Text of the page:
Evansville, IN Greenway
This Site-Specific sculpture has the look of a technological relic, something from a past not exactly known to us, a device meant to discern some sort of data from its environment. The title of the piece lends itself to this interpretation but does little to clarify exactly how direction is to be found. As is true with much contemporary art the Direction Finder makes use of the concept of ambiguity to lead the viewer to many possible interpretations, many of which are as valid as the next. What does seem to be important however is that the viewer takes each piece of information as an important portion of the whole. This ambiguous aspect of the Direction Finder is in line with much. This steel and bronze out-door sculpture is the collaborative effort of four local artists: Matthew Gehring, Joseph Hicks, Jonathon Hittner, and Bradley Horstman.
As a whole the sculpture consists of four constant units, three of which are identical seventeen feet tall steel and bronze structures that are placed in a triangular orientation thirty feet on each side. These three forms take their visual cues from industrial, agricultural and scientific equipment. Each of these three units is made up of two conical steel units: one supported small end down by three tubular steel legs while the other cone faces small end up directly beneath. At the tip of each of the top cones the steel is replaced with cast bronze. This material shift draws attention to this portion of the sculpture and emphasizes the tips' ability to focus what has been collected in the reservoir. Upon closer investigation one may realize each of the bronze tips on the three suspended cone forms has a small hole in its apex. One can imagine rain funneling through the top cones and out of the holes in the bronze onto the cones below, where the pitch of each cone ends in a cylinder capped with a bronze plate with a bulls-eye pattern circumscribed into its surface. The forth unit consists of a metal wind-catching device that swivels on the top of an eighteen foot tall steel pole. This forth unit is placed equidistant from each of the other components. Non-constant pieces of the sculpture i include the wind and the rain and time. The patina of the steel and bronze evidences this activity with the rich reds and blues taking on a fluid pattern. Even on a sunny day one does in fact hear water but its origin is nearby Pigeon Creek, located less than fifty yards from the sculpture. Mostly obscured from the visual field of the Direction Finder by a tree line, the creek plays an important role in providing the context in which the sculpture is to be perceived. Within this scenic backdrop of grassy field and woody creek the sculpture, with all of its order and strict geometric forms, stands in a curious contrast to its visual surroundings and their organic make up. One can't help but to wonder at the sculpture's kinetic possibilities in a downpour. The viewer would be confronted with three large man-made steel and bronze structures placed in a geometric pattern, momentarily collecting the rain, focusing it into a small stream landing on a bulls-eye, then spreading it back to roughly the same area it would have ended up had it not gone through this process. All the while a device in the center of these three forms monitors the direction of the wind. What does all of this information tell us about the direction we are heading?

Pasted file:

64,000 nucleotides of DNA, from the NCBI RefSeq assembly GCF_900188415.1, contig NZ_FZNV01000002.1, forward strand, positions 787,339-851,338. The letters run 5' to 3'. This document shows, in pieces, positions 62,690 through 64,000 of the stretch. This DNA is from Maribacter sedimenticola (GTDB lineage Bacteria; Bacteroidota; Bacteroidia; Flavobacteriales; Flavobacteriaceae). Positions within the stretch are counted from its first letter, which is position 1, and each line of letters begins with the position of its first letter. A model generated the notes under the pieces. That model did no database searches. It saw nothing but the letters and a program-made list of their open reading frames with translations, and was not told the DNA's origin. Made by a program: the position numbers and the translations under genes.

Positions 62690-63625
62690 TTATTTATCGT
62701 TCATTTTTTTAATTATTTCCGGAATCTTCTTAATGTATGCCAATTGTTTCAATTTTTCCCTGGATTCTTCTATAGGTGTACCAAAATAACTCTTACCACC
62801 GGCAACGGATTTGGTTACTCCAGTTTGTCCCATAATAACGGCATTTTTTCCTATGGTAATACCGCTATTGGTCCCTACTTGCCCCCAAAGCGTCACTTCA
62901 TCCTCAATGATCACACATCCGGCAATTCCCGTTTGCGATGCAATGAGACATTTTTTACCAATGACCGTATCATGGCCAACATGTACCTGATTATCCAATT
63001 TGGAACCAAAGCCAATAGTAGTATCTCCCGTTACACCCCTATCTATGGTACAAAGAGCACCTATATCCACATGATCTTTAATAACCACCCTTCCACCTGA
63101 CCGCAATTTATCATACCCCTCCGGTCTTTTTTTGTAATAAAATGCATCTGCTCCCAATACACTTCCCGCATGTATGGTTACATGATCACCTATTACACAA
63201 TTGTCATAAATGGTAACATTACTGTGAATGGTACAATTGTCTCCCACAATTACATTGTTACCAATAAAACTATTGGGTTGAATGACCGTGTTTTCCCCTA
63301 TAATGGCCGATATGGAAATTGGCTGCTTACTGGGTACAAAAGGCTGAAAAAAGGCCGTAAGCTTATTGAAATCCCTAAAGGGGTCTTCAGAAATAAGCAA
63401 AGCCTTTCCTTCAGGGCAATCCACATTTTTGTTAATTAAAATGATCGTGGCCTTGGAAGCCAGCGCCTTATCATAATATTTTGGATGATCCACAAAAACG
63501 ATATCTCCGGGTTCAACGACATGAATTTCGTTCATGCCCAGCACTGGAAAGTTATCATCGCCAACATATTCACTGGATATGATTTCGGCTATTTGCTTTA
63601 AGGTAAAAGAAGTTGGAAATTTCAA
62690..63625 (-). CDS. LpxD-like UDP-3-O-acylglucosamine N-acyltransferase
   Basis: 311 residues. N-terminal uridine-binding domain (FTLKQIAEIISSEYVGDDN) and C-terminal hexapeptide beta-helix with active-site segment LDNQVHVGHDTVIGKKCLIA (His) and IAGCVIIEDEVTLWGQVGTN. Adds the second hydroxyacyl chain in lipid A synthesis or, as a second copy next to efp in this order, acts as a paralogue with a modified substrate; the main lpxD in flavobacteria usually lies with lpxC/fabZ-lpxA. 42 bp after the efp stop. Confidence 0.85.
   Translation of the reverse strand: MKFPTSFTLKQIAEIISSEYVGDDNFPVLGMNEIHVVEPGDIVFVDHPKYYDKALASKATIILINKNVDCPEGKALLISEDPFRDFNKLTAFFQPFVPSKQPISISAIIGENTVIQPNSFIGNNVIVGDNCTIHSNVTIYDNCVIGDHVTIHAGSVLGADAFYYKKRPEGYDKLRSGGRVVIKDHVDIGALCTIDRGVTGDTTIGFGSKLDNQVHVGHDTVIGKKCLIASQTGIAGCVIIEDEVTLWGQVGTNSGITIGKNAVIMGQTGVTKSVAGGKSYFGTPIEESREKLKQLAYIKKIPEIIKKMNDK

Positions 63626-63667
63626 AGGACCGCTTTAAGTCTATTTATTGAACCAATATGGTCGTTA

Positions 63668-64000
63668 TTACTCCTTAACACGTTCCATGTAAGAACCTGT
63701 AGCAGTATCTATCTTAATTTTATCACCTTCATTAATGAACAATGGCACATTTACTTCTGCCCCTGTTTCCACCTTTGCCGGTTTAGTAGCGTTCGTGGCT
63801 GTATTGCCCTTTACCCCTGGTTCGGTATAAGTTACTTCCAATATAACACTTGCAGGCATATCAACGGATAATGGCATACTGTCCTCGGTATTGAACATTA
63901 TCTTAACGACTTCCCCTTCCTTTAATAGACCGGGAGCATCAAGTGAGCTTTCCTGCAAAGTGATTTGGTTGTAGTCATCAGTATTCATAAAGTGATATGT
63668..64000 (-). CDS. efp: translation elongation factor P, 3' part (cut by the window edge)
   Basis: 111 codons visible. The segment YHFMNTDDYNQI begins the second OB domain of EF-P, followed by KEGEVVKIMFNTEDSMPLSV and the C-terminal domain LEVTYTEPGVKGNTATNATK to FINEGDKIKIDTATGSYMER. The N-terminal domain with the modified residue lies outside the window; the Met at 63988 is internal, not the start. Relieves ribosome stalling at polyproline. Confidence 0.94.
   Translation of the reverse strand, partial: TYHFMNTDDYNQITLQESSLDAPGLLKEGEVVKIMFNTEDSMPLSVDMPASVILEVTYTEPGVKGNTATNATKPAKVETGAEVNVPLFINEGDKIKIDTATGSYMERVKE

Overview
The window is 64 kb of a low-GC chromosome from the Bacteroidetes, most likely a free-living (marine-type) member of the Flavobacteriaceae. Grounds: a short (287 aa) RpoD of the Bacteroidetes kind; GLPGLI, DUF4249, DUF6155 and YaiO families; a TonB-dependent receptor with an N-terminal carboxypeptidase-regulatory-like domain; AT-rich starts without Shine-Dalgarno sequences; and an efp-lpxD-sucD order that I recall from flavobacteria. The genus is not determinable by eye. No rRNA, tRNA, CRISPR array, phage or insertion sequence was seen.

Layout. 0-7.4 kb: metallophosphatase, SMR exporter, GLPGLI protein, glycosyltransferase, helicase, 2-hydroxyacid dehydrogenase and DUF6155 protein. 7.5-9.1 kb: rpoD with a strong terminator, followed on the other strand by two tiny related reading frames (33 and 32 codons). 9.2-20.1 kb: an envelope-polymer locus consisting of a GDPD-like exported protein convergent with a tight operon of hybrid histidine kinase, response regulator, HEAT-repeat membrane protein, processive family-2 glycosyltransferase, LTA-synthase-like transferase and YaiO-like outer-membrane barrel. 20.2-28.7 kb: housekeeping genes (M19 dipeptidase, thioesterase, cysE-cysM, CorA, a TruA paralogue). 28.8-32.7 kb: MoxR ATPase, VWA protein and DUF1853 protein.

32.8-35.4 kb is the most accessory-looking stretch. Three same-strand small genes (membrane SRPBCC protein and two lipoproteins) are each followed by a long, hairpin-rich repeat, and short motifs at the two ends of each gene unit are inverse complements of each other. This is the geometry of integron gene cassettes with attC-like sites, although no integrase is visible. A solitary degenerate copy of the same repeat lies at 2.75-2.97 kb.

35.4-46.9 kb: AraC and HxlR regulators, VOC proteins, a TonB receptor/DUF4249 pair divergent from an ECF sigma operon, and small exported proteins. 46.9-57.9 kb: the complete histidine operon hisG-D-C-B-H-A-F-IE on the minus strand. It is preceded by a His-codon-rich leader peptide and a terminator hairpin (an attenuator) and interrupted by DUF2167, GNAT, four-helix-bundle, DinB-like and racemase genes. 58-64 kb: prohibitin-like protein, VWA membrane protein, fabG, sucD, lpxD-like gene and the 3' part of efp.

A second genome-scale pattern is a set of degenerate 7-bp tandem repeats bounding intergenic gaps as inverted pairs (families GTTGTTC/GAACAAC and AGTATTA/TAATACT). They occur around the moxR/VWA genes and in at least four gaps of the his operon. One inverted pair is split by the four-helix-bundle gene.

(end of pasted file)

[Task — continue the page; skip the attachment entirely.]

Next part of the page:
Design and Fabrication
The four-person team of artists first had to decide on a direction for the project. Many ideas were considered first verbally and then in the form of preliminary sketches. Once the idea had been further explored and finalized on paper the team made a scale drawing of the individual components. After deciding on the design of the units a three-dimensional model was made. The positioning of the piece had to first be approved by the landscape architects, levee authorities, Department of Natural Resources, Parks Board, and the city council. Once approval was received from each committee, the final drawings and model were sent to the fabricators. As with many large-scale, this piece required the assistance of many professional specialists. Due to their specialized knowledge and access to equipment, their contributions are an indispensable part of finalizing any large-scale artwork. Engineers and contractors were consulted in the plotting and excavation of the site, fitters and welders for the fabrication of the steel sections of the sculpture and crane operators and concrete professionals for the installation of the finished work.
Direction Finder is located on the Pigeon Creek Greenway, near the canoe launch, at the north end of Heidelbach Avenue in Evansville, IN.